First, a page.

Welcome to my blog, featuring various pieces from my collection of Oz books, artwork and memorabilia!

Friday, January 29, 2010

Puppets in Oz

While poking around on my computer the other night, I ran across a web page (here) with this photo of characters from a 1950's puppet adaptation of The Land Of Oz. These puppets were designed by Burr Tillstrom, the creator of Kukla, Fran and Ollie.

In March, 1950, Billboard magazine ran a small article stating that Tillstrom had started production on a new half-hour series called The Wonderful Land of Oz.

There's a mention of the project in April, and another in May stating that there was a successful audition of the series held at NBC in Chicago. No further mentions are made, as the project apparently went down the tubes. However, in 2000 the Library of Congress included a May, 1950 airing of Burr Tillstrom's The Wizard of Oz as part of their Oz film series, so that first episode must still exist. It's too bad that the series didn't continue - these puppets look like fun!

Friday, January 22, 2010

Lost Countess Falka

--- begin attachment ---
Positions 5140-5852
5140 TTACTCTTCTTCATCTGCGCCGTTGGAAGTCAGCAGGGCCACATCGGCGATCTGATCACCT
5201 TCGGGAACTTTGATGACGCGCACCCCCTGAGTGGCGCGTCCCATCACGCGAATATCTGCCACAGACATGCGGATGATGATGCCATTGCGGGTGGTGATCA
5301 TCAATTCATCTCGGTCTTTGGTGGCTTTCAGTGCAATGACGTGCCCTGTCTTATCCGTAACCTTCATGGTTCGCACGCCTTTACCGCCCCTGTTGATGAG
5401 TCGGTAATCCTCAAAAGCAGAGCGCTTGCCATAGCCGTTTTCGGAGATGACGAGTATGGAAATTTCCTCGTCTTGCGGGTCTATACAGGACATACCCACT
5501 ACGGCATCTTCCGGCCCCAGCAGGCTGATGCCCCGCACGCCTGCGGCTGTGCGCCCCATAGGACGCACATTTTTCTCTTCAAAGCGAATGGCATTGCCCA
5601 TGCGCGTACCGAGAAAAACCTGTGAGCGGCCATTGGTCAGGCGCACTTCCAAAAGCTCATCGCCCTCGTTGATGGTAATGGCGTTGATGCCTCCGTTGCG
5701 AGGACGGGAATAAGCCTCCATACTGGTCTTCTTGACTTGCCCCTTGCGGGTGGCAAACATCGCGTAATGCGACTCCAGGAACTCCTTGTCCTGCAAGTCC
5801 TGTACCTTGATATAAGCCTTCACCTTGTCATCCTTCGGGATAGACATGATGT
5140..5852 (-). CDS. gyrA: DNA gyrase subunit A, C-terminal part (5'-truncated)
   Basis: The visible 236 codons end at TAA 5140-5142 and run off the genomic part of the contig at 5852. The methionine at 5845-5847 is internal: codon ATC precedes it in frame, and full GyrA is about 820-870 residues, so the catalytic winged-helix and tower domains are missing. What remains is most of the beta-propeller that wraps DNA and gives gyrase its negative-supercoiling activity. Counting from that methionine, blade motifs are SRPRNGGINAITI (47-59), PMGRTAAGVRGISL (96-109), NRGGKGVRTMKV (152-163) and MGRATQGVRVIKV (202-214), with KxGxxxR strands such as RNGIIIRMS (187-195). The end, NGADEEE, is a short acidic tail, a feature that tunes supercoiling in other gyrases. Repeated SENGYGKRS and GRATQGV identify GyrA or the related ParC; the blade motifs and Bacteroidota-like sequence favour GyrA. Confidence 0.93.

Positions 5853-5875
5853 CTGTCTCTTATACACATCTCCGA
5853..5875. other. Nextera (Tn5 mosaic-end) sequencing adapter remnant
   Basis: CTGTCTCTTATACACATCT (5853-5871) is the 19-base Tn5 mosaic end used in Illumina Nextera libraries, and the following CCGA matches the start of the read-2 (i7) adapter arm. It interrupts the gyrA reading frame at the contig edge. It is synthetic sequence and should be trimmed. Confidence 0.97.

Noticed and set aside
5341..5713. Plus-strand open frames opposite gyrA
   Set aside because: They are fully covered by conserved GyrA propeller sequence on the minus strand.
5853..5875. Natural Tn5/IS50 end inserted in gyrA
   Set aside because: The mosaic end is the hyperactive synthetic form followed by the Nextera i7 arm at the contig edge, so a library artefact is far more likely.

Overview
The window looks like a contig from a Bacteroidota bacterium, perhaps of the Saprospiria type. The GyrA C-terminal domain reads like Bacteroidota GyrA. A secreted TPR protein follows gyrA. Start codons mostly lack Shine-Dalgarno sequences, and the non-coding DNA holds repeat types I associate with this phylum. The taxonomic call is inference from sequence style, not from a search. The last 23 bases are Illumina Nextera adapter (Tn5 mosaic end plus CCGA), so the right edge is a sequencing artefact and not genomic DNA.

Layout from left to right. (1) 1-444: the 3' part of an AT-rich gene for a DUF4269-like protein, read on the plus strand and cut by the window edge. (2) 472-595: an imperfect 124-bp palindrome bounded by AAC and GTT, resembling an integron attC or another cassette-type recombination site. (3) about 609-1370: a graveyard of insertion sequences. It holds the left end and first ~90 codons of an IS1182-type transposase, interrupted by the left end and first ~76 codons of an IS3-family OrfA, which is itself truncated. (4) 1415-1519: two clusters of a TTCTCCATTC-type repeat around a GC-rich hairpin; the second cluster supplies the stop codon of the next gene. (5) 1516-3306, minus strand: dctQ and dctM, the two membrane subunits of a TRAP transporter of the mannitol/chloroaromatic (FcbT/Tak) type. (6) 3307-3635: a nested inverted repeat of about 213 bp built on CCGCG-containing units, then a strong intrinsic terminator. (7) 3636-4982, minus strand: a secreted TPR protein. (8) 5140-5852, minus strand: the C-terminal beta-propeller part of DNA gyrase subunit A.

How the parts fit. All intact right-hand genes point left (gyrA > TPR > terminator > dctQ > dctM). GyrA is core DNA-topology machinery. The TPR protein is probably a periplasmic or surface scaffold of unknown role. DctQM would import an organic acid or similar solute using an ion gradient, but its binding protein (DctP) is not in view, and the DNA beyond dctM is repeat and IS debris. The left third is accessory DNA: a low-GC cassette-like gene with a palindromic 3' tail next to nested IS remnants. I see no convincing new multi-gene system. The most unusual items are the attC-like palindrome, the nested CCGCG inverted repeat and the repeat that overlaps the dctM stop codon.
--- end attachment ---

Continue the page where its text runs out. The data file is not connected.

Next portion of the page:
Another Rand McNally book from 1896 with a W. W. Denslow cover is Lost Countess Falka by Richard Henry Savage. Denslow created covers for several books by Savage, one of which I've shown before (In the Shadow of the Pyramids).

I found Shadow of the Pyramids very difficult to read, due to the unrestrained use of exclamation points! I thought this might have been due to poor editing on this book! Looking at Lost Countess, I find it has a similar problem, and just as virulent! It's really hard to read a book written this way!

I've seen another Denslow cover for Lost Countess - this one makes use of the design created in 1898 for Whoso Findeth a Wife, lifting the cover motif from the later book while using the original title lettering. There are a few changes to the image, and the simple cover is printed in a single color without any gilt stamping.

Sunday, January 17, 2010

Neill Drawing

After a busy holiday season, complete with travel and a computer meltdown, I'm finally getting back to posting.

Here's a nice John R. Neill drawing, probably published but location unknown. It appears to be a fashionable young man, carrying his traveling bag and perhaps a tennis racket? He might be headed off to college, or maybe returning home to visit. In many ways, he has the appearance of an adult Button-Bright – still traveling and unconcerned about where.

The suitcase makes me think of the black bag of magic tools carried by the Wizard of Oz.